The theory is that former president Carlos Menem failed to fulfill his promises to Syrian president Hafiz al-Assad and became closer to Israel — and to the United States.

Menem was later accused of covering up of the "Syrian track," and trying to hide the relationship between his business(es) with Syria.

Though Menem was utlimately tried, he was acquitted.

Still Fernandez claims that if Argentina upsets Hezbollah it may endanger Argentinians.

In fact, he defined the subject of Hezbollah as a geo-political problem that has nothing to do with Argentina. He said that in total denial of the fact that Hezbollah’s presence in the region, including in Argentina, has geometrically increased with encouragement of the Venezuelan government.

Furthermore, in July President Macri joined the United States, Brazil, and Paraguay in signing an agreement that established a joint security mechanism to fight terrorism.

The goal of the agreement was precisely to establish a strong cooperation between these countries to monitor terrorist activities in the tri-border area between Argentina, Brazil and Paraguay. The tri-border is known as a place where Hezbollah raises money to finance its terrorist activities. Hezbollah also works together with drug cartels and benefits from drug money.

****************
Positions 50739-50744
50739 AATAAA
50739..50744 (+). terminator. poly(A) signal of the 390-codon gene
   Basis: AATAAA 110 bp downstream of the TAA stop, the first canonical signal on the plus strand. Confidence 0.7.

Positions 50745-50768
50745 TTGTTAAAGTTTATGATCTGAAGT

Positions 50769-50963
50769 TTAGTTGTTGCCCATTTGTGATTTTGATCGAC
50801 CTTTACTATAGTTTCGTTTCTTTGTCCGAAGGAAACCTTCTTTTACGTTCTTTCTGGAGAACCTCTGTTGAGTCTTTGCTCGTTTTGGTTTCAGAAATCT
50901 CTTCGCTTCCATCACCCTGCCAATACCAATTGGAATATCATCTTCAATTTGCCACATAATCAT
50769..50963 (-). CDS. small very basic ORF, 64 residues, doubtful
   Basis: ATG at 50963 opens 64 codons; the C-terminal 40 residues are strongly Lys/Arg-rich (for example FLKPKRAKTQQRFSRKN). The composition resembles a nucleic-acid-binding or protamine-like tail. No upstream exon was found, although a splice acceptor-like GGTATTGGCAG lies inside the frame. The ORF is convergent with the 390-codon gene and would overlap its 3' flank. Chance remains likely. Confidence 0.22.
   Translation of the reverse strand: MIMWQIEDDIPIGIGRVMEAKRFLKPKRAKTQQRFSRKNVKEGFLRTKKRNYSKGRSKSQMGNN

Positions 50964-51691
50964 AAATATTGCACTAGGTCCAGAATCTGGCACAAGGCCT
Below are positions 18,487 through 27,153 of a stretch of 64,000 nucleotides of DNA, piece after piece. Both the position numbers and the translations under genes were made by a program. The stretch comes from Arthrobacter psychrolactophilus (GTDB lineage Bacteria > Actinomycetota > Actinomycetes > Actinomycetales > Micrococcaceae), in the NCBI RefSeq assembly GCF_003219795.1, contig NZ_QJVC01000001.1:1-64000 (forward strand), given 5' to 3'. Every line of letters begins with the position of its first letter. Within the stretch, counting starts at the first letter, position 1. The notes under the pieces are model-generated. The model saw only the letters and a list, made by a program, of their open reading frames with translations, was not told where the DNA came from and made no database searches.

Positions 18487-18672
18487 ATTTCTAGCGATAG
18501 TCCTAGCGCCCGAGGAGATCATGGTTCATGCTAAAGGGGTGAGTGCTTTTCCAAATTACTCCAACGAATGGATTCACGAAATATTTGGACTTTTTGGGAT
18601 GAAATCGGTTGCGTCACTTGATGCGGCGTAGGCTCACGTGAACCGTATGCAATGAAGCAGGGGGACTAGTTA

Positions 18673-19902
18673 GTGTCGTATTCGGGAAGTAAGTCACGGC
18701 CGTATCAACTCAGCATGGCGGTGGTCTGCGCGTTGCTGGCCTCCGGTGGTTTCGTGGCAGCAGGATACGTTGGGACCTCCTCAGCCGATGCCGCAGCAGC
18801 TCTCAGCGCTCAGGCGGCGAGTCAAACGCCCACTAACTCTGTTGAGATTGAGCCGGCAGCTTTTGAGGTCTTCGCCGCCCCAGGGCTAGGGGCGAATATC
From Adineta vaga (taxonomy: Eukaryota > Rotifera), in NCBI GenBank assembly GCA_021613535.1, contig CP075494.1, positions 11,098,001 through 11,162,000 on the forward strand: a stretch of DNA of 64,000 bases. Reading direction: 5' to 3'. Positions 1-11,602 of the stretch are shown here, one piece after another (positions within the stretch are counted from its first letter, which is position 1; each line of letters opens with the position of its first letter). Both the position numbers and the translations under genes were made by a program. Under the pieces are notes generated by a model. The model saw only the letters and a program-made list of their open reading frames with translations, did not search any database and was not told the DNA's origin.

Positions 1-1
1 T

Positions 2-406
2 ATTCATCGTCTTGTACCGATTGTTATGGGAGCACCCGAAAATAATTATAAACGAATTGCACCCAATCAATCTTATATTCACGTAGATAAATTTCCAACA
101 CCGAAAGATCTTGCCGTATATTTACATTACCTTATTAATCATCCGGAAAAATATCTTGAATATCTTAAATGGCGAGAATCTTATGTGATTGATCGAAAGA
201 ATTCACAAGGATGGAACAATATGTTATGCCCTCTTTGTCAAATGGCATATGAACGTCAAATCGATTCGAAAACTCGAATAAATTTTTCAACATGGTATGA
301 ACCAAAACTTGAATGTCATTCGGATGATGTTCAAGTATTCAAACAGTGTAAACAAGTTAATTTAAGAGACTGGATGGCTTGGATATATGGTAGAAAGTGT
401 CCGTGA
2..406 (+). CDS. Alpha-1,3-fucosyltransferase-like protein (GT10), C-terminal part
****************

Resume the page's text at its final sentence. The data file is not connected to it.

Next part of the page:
Argentina played an important role in this agreement and now Fernandez dismisses it altogether. It looks like Kirchner’s policies of covering up for Iran and Hezbollah are likely to continue.

This development is dangerous.

Another worrisome event is the departure of John Bolton as national security adviser.

Bolton was one of the main pushers for regime change in Venezuela. Heavy sanctions and isolation of Venezuela were major successes of this administration, with Bolton playing a significant role. It's true that Bolton’s pledges of regime change have not yet been fulfilled.

Furthermore, Bolton created false expectations not only for Trump but also for the Venezuelan opposition and the Venezuelan people. However, Bolton was very assertive in making every possible effort to get rid of the Maduro regime and these efforts are worth to continue.

Bolton’s departure has raised concerns in Venezuela.

Venezuelan media has contacted me for interviews on the subject-matter more than ever before in the past in the aftermath of Bolton ‘s departure. The main question asked is, what will be the future of U.S policy towards Venezuela?

The probable election of Alberto Fernandez as president of Argentina in October and the departure of John Bolton may give a dangerous boost to the Maduro regime and increase its hope that pressure on the regime may lessen.

Luis Fleischman is a professor of Sociology at Palm Beach State College, the co-founder of the think-tank the Palm Beach Center for Democracy and Policy Research and an advisor on Latin America for the Center for Security Policy. He is also the author of "Latin America in the Post-Chavez Era: The Threat to U.S. Security." For more of his reports, Go Here Now.

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The probable election of Alberto Fernandez as president of Argentina in October and the departure of John Bolton may give a dangerous boost to the Maduro regime and increase its hope that pressure on the regime may lessen.
kirchner, menem, chavez
Thursday, 12 September 2019 05:35 PM